Pleasure has often been defined as the conscious experience of reward, but it is questionable whether such a narrow definition is the most meaningful or useful in the end. An expanded definition may be more useful for neuroscientists when dealing with pleasure. Perhaps surprisingly, the act of engaging in conscious introspection about pleasure does not always improve the quality of its capture (Dijksterhuis et al. 2006; Gilbert 2006; Schooler and Mauss 2008). For example, when people introspect extensively about why they prefer a reward stimulus such as one fruit-spread, painting, or car over another, they may often end up more confused about their underlying preferences than when they simply make snap judgments about the same choices (Schooler and Mauss 2008). Much of our brain activity is not available for conscious introspection, and neuroscientific evidence from humans and other animals has made it clear that non-conscious brain activity is essential for controlling our behavior. Some of this non-conscious brain activity is related to hedonic processing and may lead to hedonic reactions.
Also surprising by the traditional definition, hedonic reactions themselves can actually even be non-conscious. For example, non-conscious pleasure in the form of ‘liking’ and ‘wanting’ without subjective awareness of their occurrence has been produced in ordinary people (Winkielman et al. 2005). In those people, consumption behavior was altered by subliminal exposure to happy/angry facial expressions, which changed their desire to drink a subsequently encountered beverage and their ratings of its value, even though they felt no conscious emotional reactions at all at the moment their affective reaction was subliminally caused. Subliminal emotional expressions likewise have been reported to alter ongoing instrumental tasks to win money and simultaneously activate brain reward structures such as ventral pallidum and amygdala regardless of whether or not the facial expressions are perceived consciously (Pessiglione et al. 2007; Whalen et al. 1998). Similarly, human drug addicts may work to self-administer drugs even under particular conditions where the low doses available apparently produce no subjective effects or autonomic reaction (Fischman and Foltin 1992; Hart et al. 2001; Lamb et al. 1991).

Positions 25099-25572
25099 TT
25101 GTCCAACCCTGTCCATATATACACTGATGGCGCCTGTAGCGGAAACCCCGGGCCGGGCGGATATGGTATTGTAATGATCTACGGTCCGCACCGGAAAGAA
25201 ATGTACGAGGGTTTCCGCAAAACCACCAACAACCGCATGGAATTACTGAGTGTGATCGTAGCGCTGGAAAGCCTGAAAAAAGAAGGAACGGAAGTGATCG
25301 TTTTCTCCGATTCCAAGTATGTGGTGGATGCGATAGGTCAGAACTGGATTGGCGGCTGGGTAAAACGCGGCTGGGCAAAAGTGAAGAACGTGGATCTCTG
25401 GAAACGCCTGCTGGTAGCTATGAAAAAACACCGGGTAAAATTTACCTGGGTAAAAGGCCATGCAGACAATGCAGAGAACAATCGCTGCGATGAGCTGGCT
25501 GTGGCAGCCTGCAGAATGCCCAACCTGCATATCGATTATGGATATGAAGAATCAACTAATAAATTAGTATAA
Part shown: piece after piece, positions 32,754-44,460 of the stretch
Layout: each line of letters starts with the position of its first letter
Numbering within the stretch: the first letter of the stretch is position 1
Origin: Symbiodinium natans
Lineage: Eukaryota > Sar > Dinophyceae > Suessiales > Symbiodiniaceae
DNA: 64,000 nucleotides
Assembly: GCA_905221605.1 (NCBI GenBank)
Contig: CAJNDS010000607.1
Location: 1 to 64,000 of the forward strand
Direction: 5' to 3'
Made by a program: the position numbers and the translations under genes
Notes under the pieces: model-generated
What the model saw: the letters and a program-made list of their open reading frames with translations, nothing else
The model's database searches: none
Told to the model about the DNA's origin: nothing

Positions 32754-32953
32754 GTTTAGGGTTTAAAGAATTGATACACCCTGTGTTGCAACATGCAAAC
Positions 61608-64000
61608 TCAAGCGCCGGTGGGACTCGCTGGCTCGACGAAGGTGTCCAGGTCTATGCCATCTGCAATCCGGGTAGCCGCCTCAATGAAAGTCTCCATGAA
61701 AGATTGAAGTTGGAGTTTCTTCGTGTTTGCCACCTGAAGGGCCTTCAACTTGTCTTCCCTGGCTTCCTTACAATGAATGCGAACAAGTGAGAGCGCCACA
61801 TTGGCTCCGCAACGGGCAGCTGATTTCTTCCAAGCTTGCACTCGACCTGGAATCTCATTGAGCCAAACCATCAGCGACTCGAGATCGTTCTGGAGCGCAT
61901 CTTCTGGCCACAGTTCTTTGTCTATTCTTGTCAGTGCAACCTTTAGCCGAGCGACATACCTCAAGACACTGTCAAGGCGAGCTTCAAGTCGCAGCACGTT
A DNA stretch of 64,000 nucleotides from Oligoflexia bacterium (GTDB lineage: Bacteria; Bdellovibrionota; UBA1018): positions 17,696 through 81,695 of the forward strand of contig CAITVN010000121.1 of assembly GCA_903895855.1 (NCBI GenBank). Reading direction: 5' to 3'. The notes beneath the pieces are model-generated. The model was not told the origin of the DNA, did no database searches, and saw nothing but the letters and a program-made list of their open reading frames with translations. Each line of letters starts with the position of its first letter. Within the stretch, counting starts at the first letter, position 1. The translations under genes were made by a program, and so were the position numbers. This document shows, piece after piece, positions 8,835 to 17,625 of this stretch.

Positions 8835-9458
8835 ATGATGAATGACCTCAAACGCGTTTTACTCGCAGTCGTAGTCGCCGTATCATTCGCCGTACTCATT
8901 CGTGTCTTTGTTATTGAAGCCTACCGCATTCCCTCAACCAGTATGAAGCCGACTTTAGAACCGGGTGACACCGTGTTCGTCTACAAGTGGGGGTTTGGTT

We would not suggest that all instances of behavioral positive reinforcement necessarily entail pleasure, whether conscious or non-conscious. But there is enough evidence to seriously entertain the hypothesis that the human brain can generate a positive hedonic ‘liking’ reaction of which the introspecting mind remains unaware. In a similar way to how it is has proven useful to divide emotion into the non-conscious and conscious sub-components of emotions and feelings, we do suggest it might be more useful and meaningful to divide pleasure into both non-conscious (core ‘liking’) and conscious (subjective liking) sub-components of evaluative hedonic processing. Such a definition would hold that while pleasure plays a central role for emotions and conscious feelings, it is not itself a conscious feeling. This definition also paves the way for affective neuroscience studies of animals to help provide insights into neural mechanisms underlying core ‘liking’ reactions by avoiding obstructions arising from uncertainty about criteria for consciousness.
Pleasure has manifestations both in consciousness (subjective liking) and in brain and behavioral reactions (objective ‘liking’). Objective reactions to pleasure in both humans and animals have been used as an additional handle by neuroscientists and psychologists in their efforts to gain scientific purchase on pleasure.
While the pleasure of a reward such as sweetness can be measured by verbal reports in conscious humans, this hedonic processing is not dependent on the presence of language. In most non-linguistic mammals, pleasure will also elicit affective ‘liking’ reactions, reflecting in a basic form the hedonic gloss to the sensation, which we experience as conscious pleasure (Berridge 2000; Kringelbach 2008; Peciña et al. 2006).
One strategy used to find neural generators of pleasure such as brain hedonic hotspots relies on finding examples of useful ‘liking’ reactions. One such example is the affective facial expression elicited by the hedonic impact of sweet tastes in newborn human infants (Fig. 2). Sweet tastes elicit positive facial ‘liking’ expressions (tongue protrusions, etc.), whereas bitter tastes instead elicit facial ‘disliking’ expressions (gapes, etc.). These homologous-affective expressions (sharing features such as identical allometric timing laws) seem to have developed from the same evolutionary source in humans, orangutans, chimpanzees, monkeys, and even rats and mice (Grill and Norgren 1978a; Steiner 1973; Steiner et al. 2001). Homology in origin of ‘liking’ reactions implies that the underlying hedonic brain mechanisms are similar in humans and other animals, opening the way for an affective neuroscience of pleasure that bridges both.